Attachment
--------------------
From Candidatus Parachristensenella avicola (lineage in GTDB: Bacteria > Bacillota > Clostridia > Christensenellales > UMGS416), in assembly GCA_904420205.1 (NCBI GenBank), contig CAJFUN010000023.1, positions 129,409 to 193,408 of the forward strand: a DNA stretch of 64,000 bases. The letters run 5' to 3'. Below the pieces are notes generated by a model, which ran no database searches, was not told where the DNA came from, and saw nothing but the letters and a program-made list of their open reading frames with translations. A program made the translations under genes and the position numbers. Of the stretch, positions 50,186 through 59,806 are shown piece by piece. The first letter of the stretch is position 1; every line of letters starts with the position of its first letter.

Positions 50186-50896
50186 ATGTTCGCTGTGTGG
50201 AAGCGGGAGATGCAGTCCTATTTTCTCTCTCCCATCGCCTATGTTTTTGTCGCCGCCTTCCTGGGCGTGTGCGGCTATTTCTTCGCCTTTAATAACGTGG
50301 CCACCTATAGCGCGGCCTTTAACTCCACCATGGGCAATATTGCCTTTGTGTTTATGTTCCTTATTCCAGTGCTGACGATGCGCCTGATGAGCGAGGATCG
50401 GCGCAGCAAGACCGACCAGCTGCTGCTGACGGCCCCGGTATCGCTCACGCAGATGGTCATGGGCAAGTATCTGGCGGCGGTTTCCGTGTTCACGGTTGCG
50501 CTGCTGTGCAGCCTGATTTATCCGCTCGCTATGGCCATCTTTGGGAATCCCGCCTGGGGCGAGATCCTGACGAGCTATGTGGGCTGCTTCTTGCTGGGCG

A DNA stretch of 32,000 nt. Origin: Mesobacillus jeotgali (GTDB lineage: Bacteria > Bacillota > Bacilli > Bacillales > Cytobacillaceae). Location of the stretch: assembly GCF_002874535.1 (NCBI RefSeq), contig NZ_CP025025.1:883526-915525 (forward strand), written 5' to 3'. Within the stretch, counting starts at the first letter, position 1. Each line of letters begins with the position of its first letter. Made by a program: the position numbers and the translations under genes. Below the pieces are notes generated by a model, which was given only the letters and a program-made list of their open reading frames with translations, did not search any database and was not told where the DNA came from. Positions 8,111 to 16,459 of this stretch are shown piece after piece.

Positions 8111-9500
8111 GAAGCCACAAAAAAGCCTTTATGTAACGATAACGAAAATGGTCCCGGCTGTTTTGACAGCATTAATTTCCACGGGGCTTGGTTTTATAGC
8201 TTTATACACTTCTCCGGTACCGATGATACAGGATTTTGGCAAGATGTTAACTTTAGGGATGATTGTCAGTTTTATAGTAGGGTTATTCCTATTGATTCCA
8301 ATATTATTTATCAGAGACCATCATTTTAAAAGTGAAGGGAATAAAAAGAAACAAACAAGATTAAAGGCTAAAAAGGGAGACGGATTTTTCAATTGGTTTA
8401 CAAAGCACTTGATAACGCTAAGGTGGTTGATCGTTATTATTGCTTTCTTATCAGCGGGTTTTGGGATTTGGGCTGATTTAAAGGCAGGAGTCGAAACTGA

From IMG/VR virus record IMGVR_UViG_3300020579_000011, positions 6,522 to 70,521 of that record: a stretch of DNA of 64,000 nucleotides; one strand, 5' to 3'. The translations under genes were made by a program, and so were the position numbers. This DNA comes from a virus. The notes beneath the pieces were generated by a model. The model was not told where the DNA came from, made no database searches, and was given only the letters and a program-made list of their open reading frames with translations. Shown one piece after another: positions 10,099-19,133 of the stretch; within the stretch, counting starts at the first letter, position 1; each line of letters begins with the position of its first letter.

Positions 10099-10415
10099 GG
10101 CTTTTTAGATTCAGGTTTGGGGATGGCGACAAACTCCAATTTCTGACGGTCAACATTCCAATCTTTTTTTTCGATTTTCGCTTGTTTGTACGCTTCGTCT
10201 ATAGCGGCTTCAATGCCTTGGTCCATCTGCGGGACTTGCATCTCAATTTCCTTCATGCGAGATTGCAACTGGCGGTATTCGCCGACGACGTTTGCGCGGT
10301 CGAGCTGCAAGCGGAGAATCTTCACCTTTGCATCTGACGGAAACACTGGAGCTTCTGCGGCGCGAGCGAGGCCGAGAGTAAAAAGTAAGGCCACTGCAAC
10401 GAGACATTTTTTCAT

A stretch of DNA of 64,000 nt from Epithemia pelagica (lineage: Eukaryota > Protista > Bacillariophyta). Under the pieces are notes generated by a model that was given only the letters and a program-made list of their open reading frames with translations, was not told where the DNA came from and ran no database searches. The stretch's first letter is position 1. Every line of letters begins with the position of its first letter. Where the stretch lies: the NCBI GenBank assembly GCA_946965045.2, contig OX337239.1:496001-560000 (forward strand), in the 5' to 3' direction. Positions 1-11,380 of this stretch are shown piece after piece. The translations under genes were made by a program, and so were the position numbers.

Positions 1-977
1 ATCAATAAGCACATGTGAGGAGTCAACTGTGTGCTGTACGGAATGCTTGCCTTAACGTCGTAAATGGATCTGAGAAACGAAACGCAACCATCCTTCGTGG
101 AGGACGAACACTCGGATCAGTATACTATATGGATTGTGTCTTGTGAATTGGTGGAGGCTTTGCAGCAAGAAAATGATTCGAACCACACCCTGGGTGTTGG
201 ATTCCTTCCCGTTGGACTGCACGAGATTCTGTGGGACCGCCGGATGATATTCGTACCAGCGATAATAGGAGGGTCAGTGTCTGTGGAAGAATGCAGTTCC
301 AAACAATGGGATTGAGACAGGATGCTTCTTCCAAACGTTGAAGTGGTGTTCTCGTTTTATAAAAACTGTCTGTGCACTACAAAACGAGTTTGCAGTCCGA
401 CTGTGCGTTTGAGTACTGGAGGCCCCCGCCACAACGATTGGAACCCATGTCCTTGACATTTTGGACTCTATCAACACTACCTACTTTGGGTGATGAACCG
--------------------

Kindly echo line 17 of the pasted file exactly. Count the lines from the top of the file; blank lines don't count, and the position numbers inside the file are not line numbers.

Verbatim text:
10101 CTTTTTAGATTCAGGTTTGGGGATGGCGACAAACTCCAATTTCTGACGGTCAACATTCCAATCTTTTTTTTCGATTTTCGCTTGTTTGTACGCTTCGTCT